Mt. Cammerer, NC/TN 12 miles (Difficult)
Head to Great Smoky Mountains National Park for one of the South’s hardest–and most rewarding–climbs. The out-and-back up 4,928-foot Mt. Cammerer gains almost 2,500 feet, ascending slopes that drop precipitously away for views of the Pigeon River Gorge and neighboring peaks, like 6,621-foot Mt. Guyot. Start on the Chestnut Branch Trail; connect with the AT.
West Rim Trail, GA 4.8 miles (Easy)
Want awesome views for little effort? This easy loop in Cloudland Canyon State Park offers sweeping vistas of the Cumberland Plateau’s flat-topped peaks and forests. The path hugs the cliffline of a 300-million-year-old gulch, then descends through maples, oaks, and flowering dogwoods. Bonus: A .8-mile spur leads to waterfalls on Daniel Creek.
Rhododendron Trail/Mt. Rogers, VA 7.2 miles (Moderate)
Climb Virginia’s highest point, 5,729-foot Mt. Rogers, on this steep, wildly diverse round-trip. Start at Massie Gap and cross an exposed lowland bald, a dense evergreen forest, and Rhododendron Gap, which explodes with color in June. Wild ponies roam the open meadowlands.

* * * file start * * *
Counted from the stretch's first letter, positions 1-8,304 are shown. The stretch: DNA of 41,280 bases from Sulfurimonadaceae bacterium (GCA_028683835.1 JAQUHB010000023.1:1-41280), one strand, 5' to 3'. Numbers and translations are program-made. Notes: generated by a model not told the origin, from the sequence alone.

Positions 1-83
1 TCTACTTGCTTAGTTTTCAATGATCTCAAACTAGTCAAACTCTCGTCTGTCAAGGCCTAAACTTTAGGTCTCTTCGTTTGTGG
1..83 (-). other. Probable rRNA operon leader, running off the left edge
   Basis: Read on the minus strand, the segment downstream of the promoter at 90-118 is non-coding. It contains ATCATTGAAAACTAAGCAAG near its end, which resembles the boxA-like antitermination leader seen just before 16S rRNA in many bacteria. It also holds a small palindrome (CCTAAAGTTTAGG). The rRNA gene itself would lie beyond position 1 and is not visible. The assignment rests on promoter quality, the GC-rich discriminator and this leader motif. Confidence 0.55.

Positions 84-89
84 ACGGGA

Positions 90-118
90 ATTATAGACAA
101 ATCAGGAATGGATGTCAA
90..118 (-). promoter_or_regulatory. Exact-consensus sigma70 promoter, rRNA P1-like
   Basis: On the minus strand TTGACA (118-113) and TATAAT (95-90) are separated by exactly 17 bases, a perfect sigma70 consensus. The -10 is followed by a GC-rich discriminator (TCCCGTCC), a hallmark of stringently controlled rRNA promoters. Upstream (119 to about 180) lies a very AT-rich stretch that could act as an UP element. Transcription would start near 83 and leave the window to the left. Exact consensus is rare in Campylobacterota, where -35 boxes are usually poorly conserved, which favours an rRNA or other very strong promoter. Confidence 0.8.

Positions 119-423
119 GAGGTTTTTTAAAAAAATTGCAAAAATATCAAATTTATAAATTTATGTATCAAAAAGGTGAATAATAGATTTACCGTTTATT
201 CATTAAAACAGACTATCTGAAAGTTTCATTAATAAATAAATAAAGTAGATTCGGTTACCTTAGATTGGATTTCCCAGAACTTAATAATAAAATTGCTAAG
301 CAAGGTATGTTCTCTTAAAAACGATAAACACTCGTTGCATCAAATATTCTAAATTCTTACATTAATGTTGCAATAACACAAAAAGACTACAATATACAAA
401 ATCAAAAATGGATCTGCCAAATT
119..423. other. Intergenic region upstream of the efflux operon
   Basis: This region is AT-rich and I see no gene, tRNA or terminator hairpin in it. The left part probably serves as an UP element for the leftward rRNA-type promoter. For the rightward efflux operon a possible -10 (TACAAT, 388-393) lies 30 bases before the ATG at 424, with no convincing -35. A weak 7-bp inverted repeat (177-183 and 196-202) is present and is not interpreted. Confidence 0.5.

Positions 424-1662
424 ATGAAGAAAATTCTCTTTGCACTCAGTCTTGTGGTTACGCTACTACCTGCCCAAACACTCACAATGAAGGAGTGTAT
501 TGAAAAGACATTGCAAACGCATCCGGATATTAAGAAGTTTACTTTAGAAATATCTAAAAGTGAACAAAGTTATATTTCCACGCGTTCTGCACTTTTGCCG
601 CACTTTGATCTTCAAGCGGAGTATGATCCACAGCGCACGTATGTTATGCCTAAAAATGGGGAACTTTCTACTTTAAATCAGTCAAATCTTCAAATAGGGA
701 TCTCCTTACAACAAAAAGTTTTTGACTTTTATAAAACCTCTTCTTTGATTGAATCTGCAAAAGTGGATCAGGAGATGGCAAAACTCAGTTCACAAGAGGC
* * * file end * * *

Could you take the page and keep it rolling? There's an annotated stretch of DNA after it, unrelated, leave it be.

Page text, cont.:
Info (276) 579-7092
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North Fork Mountain Trail, WV 12 miles (Moderate) With steady thermals and a profusion of rocky promontories, this area of Monongahela National Forest draws numerous raptors, including peregrine falcons and bald eagles. Add expansive ridgetop (yes, bird’s-eye) views of the white-gray cliffs of Seneca Rocks, and you’ll feel like your head is on a swivel as you try to take in all the sights on this one-way hike.
Info (304) 257-4488
Red River Gorge, KY 10.6 miles (Moderate)
Score the best views of Red River Gorge’s wild geology–it boasts more than 100 natural arches–on the Koomer Ridge to Rough Trail loop. Save your lunch for the hike’s midpoint at Gray’s Arch, a 50-by-80-foot sandstone buttress. The second half includes a mix of forest hiking and rock scrambles.
Info (606) 663-8100